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American Lung Association Stresses Back-to-School Checklist for Students with Asthma

Seven Steps to Stay Healthy During the School Day

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The start of a new school year is a big transition after the long summer break, especially for families of children with asthma. This back-to-school season, the American Lung Association stresses the importance of preparing and carefully monitoring a detailed action plan to manage asthma and ease the transition to the school environment.

“While new clothes and backpacks are often thought of as back-to-school necessities, it is even more essential for parents of students with asthma to work with their healthcare providers and the school to develop a comprehensive action plan detailing the various elements of good asthma control in the school environment,” said Dr. Norman H. Edelman, chief medical officer of the American Lung Association.

As the most common chronic childhood disorder in the nation, asthma affects an estimated seven million children younger than 18.  It is one of the main illness-related reasons that students miss school, accounting for more than 14 million lost school days every year.

Asthma is the third-leading cause of hospitalization for children younger than 15. In 2009, about one-third of people with asthma had at least one episode, or attack—with students 52 percent more likely than adults to have an episode.

“The good news is that research has shown conclusively that getting a flu shot does not trigger an asthma attack, so there is no good reason not to get one.”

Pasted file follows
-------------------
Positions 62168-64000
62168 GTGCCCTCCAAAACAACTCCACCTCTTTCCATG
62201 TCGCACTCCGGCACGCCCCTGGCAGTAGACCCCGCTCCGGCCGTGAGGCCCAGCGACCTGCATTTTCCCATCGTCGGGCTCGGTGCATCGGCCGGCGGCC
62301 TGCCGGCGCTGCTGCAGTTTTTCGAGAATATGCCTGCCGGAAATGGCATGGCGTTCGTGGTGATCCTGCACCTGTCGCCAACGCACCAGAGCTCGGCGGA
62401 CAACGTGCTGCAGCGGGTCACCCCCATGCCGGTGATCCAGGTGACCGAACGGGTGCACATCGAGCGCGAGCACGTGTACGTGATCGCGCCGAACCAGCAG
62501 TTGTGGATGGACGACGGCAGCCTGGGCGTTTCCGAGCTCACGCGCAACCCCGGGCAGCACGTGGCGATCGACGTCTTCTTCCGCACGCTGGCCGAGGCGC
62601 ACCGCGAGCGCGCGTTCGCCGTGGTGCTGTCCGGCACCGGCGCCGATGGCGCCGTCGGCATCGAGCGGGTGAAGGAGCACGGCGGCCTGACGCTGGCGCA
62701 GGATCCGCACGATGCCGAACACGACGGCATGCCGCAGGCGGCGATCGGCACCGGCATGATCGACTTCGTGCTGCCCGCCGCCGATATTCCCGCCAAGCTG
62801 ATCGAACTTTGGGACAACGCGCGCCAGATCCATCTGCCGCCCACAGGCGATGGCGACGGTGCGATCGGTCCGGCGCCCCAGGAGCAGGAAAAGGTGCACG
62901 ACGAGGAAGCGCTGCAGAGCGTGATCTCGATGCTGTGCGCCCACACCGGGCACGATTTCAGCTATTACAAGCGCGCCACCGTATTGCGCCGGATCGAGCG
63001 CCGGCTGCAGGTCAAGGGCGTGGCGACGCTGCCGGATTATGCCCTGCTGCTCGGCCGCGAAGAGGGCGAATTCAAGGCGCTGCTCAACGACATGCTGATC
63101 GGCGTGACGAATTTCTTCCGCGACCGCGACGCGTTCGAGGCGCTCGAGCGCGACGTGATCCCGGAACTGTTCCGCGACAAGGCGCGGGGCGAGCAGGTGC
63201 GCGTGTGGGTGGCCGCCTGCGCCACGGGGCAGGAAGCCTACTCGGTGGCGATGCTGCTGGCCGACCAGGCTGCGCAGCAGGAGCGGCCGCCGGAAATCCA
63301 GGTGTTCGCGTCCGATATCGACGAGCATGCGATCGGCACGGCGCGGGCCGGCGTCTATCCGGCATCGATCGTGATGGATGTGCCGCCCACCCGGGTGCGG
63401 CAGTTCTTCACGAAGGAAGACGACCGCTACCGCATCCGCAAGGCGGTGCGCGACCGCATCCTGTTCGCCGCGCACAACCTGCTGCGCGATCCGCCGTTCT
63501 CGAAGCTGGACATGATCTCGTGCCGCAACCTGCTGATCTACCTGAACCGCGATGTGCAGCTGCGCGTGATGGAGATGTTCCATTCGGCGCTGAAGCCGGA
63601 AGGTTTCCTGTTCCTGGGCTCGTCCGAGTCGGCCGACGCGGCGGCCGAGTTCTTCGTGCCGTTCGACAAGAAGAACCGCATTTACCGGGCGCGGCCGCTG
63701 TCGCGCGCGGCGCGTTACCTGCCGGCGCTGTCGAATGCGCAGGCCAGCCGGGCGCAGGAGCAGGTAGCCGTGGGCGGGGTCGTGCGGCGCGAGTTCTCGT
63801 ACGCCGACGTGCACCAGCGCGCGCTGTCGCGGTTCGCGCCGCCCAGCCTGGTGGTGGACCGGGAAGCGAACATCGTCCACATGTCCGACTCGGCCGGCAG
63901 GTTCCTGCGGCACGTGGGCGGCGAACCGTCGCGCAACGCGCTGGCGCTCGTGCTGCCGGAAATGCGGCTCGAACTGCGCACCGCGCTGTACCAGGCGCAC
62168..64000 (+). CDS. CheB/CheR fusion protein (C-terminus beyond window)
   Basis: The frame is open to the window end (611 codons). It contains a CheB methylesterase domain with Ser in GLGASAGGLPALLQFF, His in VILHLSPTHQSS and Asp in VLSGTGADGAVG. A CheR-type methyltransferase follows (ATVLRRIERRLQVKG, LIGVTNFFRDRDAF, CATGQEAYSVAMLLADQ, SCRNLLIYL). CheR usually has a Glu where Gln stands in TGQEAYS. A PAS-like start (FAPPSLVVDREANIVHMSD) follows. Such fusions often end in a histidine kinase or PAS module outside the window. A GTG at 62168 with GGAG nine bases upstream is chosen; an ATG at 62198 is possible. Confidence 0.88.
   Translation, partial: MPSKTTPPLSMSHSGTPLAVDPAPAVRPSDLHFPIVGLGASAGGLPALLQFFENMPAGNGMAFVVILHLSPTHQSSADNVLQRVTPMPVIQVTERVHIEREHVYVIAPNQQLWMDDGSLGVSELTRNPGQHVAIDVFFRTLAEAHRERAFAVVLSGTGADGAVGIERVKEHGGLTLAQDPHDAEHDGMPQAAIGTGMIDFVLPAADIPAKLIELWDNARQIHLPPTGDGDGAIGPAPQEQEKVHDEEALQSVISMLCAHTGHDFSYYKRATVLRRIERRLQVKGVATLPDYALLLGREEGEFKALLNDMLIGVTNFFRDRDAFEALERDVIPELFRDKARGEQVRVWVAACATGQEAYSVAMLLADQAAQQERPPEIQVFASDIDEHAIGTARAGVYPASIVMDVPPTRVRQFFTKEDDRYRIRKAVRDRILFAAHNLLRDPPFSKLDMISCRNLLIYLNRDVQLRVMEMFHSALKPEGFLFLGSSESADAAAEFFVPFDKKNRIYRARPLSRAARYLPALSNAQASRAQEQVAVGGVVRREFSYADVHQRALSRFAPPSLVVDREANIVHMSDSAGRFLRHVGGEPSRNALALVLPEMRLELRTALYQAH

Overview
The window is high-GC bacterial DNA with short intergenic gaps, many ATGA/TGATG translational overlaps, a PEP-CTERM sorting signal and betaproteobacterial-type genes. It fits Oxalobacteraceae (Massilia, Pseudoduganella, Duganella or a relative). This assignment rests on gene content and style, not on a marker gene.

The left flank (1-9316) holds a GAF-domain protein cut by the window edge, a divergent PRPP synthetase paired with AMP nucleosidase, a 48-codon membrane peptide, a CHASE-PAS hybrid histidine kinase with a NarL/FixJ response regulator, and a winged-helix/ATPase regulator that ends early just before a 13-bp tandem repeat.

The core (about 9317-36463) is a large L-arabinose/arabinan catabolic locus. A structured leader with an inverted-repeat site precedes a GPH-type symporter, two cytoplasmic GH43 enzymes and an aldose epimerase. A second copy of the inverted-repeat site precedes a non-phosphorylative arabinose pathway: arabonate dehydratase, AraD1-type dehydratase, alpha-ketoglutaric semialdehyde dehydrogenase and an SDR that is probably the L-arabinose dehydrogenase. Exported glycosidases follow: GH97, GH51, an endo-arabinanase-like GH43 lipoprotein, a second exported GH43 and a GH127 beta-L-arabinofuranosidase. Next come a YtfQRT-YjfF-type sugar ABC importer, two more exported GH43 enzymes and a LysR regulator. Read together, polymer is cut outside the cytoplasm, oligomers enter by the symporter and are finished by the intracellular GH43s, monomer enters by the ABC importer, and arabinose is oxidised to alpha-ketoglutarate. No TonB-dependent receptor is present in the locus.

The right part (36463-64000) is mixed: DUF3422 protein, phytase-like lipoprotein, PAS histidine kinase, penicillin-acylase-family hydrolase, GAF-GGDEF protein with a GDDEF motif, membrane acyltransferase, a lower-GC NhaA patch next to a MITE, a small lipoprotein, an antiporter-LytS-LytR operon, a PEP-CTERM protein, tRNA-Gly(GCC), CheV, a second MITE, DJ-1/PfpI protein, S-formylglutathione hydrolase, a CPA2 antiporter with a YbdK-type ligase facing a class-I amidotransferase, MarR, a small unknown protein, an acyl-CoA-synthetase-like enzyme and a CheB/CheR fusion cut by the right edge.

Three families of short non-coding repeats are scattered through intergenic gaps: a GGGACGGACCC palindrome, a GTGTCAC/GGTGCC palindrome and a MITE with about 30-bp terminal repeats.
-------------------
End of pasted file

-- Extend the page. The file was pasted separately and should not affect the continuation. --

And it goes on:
Parents should also be aware that cold and flu season is beginning as well. Influenza poses a special health risk to children with asthma, as these children often experience more severe symptoms. The American Lung Association strongly recommends that all children—especially those with asthma—be immunized against influenza. Yet surveillance shows that less than half of children with asthma are vaccinated annually against influenza.

“As part of your back-to-school preparation, make sure your child with asthma gets a flu shot,” said Dr. Edelman. “Flu epidemics start and spread in schools, and the flu can lead to a serious asthma attack.”

“The good news is that research has shown conclusively that getting a flu shot does not trigger an asthma attack, so there is no good reason not to get one,” he added.

According to the CDC, yearly flu and H1N1 vaccinations should begin in September, or as soon as the vaccine is available.

In preparation for the school year ahead, the American Lung Association urges parents who have children with asthma to complete the following checklist:

1. Develop an Asthma Action Plan